The U.S. Army Corps of Engineers, Charleston District recently had the privilege of spending some time with Louisiana’s 6th Congressional District Rep. Garret Graves as he visited several District projects.
Graves is the Chairman of the House Transportation and Infrastructure Subcommittee on Water Resources and Environment, which oversees water resources development and regulatory programs administered by the U.S. Army Corps of Engineers. He was invited to Charleston by the South Carolina Ports Authority so he could learn about the Post 45 Harbor Deepening project. Graves was joined by South Carolina’s 1st Congressional District Rep. Mark Sanford and other subcommittee staff members for a day of first-hand learning about the civil works projects their legislation affects.
"The Water Resources Development Act authorizes Army Corps projects that will strengthen infrastructure, protect lives and property, restore ecosystems and maintain navigation routes," said Brian Williams, chief, programs & civil project management. "Charleston District has several projects that fall under WRDA, including the Charleston Harbor Post 45 Deepening Project and the Folly Beach Storm Damage Reduction Project."
After the subcommittee’s visit to SCPA’s headquarters for an update on the Post 45 Deepening Project, they were treated to a harbor tour of the port and a site visit to the Wando Welch terminal, which included a trip to the top of a container crane, a rare opportunity with a spectacular view of the harbor.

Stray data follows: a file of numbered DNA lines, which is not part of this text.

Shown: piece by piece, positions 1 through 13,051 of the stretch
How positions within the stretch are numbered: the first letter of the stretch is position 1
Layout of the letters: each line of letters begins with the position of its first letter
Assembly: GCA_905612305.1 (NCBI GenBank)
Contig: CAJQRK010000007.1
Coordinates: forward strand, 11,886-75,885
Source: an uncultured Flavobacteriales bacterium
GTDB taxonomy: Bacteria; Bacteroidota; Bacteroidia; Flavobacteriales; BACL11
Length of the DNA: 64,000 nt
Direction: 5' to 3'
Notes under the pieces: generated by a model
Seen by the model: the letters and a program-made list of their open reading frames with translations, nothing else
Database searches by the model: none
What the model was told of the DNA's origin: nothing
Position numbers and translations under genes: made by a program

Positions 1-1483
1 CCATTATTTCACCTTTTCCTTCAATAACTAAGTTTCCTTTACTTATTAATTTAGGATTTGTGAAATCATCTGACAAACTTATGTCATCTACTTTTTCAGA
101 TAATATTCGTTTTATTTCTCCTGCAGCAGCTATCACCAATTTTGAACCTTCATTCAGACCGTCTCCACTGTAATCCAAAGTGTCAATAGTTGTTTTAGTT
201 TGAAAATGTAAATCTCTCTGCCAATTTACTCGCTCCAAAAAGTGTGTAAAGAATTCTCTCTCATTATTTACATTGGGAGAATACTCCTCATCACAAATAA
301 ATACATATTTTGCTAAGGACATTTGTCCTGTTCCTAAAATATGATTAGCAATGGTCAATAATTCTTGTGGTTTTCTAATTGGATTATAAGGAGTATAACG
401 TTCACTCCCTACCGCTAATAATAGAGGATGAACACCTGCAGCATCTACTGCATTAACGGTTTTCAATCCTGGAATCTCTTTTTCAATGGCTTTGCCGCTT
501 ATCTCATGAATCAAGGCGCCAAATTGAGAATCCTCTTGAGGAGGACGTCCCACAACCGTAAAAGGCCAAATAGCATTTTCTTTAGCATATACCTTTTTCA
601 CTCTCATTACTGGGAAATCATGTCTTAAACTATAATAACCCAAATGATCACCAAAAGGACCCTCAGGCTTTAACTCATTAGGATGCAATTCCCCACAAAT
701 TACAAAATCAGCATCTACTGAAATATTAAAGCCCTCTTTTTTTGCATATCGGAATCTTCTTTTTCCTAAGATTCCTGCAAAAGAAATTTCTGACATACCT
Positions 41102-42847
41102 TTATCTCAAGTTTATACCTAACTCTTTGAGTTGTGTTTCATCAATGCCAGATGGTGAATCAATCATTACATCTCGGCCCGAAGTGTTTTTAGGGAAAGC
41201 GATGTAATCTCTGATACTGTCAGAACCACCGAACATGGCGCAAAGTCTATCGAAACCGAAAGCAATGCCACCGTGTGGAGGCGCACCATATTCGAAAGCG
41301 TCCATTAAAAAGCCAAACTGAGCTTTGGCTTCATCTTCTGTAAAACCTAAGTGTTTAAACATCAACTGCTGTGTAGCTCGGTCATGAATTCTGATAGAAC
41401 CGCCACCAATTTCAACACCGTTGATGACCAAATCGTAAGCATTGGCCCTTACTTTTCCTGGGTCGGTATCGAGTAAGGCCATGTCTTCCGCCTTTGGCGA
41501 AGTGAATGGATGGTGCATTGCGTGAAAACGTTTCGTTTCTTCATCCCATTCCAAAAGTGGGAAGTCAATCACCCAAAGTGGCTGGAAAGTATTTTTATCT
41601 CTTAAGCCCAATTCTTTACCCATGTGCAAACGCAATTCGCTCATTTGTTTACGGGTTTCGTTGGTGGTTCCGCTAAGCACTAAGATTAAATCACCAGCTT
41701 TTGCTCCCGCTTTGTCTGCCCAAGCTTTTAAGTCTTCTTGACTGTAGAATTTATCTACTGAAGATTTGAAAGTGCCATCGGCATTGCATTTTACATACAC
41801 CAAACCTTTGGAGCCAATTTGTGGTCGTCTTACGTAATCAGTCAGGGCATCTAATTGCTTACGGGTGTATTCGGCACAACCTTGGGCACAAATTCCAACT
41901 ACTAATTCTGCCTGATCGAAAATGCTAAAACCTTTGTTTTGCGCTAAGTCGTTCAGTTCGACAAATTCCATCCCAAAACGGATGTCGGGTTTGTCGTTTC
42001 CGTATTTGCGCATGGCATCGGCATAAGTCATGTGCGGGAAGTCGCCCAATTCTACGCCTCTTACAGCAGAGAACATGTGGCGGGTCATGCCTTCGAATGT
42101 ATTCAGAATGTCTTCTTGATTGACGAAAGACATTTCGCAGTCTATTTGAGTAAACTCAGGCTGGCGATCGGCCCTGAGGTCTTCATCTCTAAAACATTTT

"The Post 45 project is one of the Corps’ largest projects," said Williams. "It is authorized by WRDA, so it was important for Rep. Graves to understand how the Port of Charleston functions and the impact that Post 45 will have on their day-to-day operations.
While in town, Graves also met with Mayor Tim Goodwin, City of Folly Beach, to see the Folly Beach Storm Damage Reduction Project that the Corps completed in 2014. Graves was given an overview of the effects that Hurricanes Joaquin and Matthew had on Folly Beach as well as the impact that the Charleston Harbor jetties have on the beach. The tour ended at the Folly Beach County Park where Corps employees talked with Graves and Sanford about the possible use of the Folly River borrow site to execute an emergency renourishment to repair damages from two hurricanes.
"It was encouraging to see that level of local cooperation between the City of Folly Beach and the Corps," said Sanford. "Mayor Goodwin is relentless in his efforts to advocate for Folly and its beach, and I want to thank the Corps, the Mayor, and Rep. Graves for all of their hard work."
The last stop was a tour of the Cooper River Rediversion Project at St. Stephen to learn more about the dam, fish lift and the hydropower it provides as well as the project’s original intent to reduce sedimentation and dredging costs in Charleston Harbor.
"The Charleston Harbor links all three projects together," said Williams. "We wanted to show Rep. Graves all the projects that are connected to the Harbor, how they are related and the effect they have on each other.
Meeting with Graves allowed the Charleston District to showcase their involvement in some of the most influential projects in South Carolina. Graves left with an understanding of the Corps’ involvement in helping to advance water resources development throughout the state.